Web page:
History Repeats: Editor’s Note, September 21, 1989

By: Deena Yellin  |  September 19, 2019

By Deena Yellin, Editor in Chief

“The library, the vans, the dorm conditions, the athletic facilities, the cafeteria…

To some, the Observer has traditionally been a springboard of endless complaints and blind swipes at the administration. One need only flip through the pages of this issue to see ample evidence that this tradition continues. 

What these people fail to realize is that this litany of complaints is not so much a result of spoiledness or groundless emotionalism, but a reflection of the little progress made in solving the problems that have plagued SCW for years.

Recently, I read issues of the Observer dating back thirty years. Somehow, I was not surprised to see just how little has changed since then. I was overcome with a feeling of deja vu as I read of problems that we are still grappling with today. A January 1966 letter to the editor concerned the poor dormitory conditions, an November 1965 editorial cartoon contrasted SCW’s lack of facilities with Yeshiva’s expansive facilities and a November 1966 editorial complained about the five dollar fee required with late registration. 

To many, this is a disheartening revelation since it means that we have spent a good number of years complaining with no success. However, from a historical perspective, written protests do not imply that there was activism on the part of the students. In the 1960’s, college students made national impact through their activism. They were vocal in their criticisms both in writing and in action. The message to SCW students is that without concomitant student involvement, little can be achieved. 

Often, when the administration is not faced with student protest, they merely shrug and let the problem linger on for yet another year. It is evident that when it comes to SCW, the administration rarely takes action and for steady progress to be made, student protest is required…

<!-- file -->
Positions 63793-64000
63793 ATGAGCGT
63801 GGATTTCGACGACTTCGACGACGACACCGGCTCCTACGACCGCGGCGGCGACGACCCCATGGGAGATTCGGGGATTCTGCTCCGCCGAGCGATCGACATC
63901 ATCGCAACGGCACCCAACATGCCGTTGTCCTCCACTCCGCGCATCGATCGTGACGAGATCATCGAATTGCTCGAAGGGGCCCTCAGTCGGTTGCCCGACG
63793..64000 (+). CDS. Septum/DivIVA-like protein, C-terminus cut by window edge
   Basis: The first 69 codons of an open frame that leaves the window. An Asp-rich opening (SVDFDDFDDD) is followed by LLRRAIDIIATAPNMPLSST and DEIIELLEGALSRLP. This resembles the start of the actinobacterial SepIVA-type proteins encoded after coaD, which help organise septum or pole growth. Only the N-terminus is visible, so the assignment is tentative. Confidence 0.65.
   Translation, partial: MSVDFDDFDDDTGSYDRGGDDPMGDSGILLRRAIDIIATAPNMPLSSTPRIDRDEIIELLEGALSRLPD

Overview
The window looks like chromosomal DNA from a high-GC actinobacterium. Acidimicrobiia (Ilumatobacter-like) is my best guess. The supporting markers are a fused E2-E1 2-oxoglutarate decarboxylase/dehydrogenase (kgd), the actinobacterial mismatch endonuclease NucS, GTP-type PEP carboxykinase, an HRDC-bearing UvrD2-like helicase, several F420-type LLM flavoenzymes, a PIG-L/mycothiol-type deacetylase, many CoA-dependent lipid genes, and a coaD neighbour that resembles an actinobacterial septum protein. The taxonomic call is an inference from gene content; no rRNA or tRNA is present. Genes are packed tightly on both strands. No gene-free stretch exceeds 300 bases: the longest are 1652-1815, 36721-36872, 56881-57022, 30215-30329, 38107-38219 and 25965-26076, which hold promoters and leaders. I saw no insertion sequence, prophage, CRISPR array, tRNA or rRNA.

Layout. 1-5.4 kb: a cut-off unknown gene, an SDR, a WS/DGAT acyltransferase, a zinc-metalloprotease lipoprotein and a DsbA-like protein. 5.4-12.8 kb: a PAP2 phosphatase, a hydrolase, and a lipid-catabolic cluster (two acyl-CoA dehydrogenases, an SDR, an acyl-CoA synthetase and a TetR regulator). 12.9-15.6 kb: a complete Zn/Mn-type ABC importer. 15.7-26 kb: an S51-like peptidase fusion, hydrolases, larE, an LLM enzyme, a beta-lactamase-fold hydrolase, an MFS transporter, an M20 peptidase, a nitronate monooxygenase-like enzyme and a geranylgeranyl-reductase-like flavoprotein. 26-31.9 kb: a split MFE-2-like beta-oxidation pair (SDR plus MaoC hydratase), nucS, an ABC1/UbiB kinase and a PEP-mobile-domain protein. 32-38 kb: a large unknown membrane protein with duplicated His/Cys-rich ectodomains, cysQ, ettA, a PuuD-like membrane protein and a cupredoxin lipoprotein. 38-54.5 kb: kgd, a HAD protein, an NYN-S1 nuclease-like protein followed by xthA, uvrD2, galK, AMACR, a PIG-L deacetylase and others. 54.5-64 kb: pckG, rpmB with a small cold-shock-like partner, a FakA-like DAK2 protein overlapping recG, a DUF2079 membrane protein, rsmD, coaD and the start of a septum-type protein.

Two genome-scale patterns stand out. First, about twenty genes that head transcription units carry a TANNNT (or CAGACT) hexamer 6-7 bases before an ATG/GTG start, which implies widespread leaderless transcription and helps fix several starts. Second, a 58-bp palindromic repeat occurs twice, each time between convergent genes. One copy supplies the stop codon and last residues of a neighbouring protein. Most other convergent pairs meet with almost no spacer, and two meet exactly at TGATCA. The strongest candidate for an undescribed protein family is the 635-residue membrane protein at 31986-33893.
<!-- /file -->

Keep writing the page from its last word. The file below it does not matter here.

The role of a student newspaper is to be a forum for student opinion and a springboard for news ideas. However, without student action the ideas will not be put into practice. This month’s Observer contains many of the problems and issues students are currently facing and discussing. The next step is for students to take the initiative. 

The issues raised in the Observer should be a challenge both to the administration and the student body. The administration’s challenge is to seek practical solutions to the problems[…]The Observer, in the coming months, will seek to pinpoint some of the areas which need solutions[…] The Observer invites all students and faculty to use the newspaper as a vehicle by which to express their views and publicize suggestions to the problems of SCW. 

The Observer’s goal is to promote positive action. We don’t want to sit passively by when change is so desperately needed. In a letter to the editor written in the March 12, 1962 issue of the Observer, a student wrote, ‘The complaints are not new ones. They have existed since 1954. Seven and a half years has not seen marked improvement. Let us turn the tide before it is too late.’ 

I couldn’t agree more… and thirty five years is too long a time for problems to remain unsolved.”